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This is a question to help me understand how the Nelson-Aalen is computed in practice. There is probably something simple that I don't see...

Let $\{T_j\}_{j=1}^n$ be survival times, and $\{T_j^*\}_{j=1}^n$ censoring times, so that the death of individual $j$ is observed if and only if $T_j<T_j^*$. And let $Z(t)=\sum\limits_{j=1}^n\mathbb 1_{t\le \tilde T_j}$ be the function counting the number of individuals at risk (uncensored and not dead).

The Nelson-Aalen estimator (assuming $\mathbb P[T_i=T_j, i\ne j]=0$, i.e., no simultaneous deaths) is defined as $$\hat A(t)=\sum\limits_{T_j\le t} \frac{1}{Z(T_j)}$$

where the sum is over all deaths that happen up to time $t$.

Suppose we have censored data of the type $\{(\tilde T_j, D_j)\}_{j=1}^n$, where $\tilde T_j=\min(T_j, T_j^*)$ and $D_j=\mathbb 1_{T_j\le T_j^*}$ ($D_j=1$ if and only if individual $j$ dies before being censored).

How can we compute the Nelson-Aalen estimator from this data if we don't have access to $\{T_j\}$?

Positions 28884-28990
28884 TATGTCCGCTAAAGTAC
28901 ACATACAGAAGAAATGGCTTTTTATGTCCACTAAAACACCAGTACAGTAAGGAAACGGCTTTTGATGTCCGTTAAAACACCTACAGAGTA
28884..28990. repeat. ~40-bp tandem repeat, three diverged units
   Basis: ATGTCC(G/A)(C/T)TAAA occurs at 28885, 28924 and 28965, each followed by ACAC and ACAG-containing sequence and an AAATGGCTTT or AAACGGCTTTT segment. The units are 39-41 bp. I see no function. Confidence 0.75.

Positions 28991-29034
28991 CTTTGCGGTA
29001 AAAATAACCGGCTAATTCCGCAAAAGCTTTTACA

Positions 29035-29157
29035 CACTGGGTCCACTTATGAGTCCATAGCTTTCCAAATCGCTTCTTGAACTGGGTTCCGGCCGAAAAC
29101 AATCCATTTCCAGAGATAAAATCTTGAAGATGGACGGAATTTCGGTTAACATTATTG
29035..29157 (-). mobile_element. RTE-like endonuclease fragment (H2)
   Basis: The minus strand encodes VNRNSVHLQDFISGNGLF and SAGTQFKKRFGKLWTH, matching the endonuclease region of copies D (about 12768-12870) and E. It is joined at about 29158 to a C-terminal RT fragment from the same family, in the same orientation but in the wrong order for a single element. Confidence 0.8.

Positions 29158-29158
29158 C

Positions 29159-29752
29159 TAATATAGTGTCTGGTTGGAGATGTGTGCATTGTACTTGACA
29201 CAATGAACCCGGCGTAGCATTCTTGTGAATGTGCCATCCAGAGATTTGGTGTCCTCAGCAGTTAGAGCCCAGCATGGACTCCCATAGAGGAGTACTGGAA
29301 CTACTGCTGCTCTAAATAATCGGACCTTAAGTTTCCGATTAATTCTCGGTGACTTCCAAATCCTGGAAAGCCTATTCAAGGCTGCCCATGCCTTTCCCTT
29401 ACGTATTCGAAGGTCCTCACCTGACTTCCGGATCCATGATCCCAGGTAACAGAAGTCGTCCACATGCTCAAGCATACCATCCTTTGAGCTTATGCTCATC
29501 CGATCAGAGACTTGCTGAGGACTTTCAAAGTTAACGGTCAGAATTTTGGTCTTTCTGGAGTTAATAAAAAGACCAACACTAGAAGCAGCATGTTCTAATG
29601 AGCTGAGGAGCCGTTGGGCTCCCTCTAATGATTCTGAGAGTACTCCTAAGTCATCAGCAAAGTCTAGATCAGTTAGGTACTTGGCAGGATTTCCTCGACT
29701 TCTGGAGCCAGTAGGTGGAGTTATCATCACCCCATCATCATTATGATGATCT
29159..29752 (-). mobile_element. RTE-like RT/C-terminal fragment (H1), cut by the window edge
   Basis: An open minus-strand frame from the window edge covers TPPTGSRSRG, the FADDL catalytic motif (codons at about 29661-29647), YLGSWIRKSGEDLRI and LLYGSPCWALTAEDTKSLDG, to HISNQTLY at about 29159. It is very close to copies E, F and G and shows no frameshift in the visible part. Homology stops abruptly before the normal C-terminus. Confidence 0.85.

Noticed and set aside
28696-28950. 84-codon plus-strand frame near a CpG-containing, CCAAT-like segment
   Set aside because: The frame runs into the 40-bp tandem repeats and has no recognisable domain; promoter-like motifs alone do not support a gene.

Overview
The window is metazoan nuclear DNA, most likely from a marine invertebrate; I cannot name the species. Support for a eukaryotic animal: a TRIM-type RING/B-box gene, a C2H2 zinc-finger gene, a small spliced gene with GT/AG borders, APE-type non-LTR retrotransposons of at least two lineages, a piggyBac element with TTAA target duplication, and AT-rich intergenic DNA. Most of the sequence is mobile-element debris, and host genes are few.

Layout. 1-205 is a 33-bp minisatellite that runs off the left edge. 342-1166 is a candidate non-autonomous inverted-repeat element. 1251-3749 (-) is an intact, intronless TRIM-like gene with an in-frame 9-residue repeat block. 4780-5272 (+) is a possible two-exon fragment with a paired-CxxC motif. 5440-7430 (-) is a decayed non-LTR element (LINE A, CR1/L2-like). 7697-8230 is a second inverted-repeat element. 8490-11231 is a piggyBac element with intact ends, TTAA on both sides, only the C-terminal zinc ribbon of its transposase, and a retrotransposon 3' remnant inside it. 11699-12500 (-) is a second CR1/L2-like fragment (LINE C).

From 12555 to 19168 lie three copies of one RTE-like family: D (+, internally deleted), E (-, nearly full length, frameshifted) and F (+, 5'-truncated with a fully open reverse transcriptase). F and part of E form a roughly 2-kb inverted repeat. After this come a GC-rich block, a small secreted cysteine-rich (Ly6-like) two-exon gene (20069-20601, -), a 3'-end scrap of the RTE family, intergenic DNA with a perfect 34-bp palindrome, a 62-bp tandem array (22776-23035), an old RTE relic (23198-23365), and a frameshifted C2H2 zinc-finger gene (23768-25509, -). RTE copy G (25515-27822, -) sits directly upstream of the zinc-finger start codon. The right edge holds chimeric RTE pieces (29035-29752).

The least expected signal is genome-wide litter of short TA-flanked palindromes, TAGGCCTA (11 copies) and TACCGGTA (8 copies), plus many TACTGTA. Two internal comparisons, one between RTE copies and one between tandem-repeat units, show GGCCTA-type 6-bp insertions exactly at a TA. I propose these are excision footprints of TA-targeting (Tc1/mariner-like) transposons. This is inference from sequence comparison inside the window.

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The answer is the same as for constructing Kaplan-Meier curves for survival versus time with censoring. Cases that are censored contribute to the calculation (in this case, the denominators in the Nelson-Aalen formula) up to the censoring time. In your terminology, if case $k$ is censored, then that case is included in $Z(t)$ through its censoring time $T_k^*$. After that case $k$ is ignored, so you don't require information about $T_k$. Thus you combine information from the cases for which you know $T_j$ values with as much as you can get from the cases for which you only know $T_j^*$

For those who come later to this question, note that the formula in the question is for a single cohort. An extension of this Nelson-Aalen formula, with $Z(t)$ representing a risk-weighted sum, is used for example to estimate the baseline cumulative hazard in a Cox regression model.

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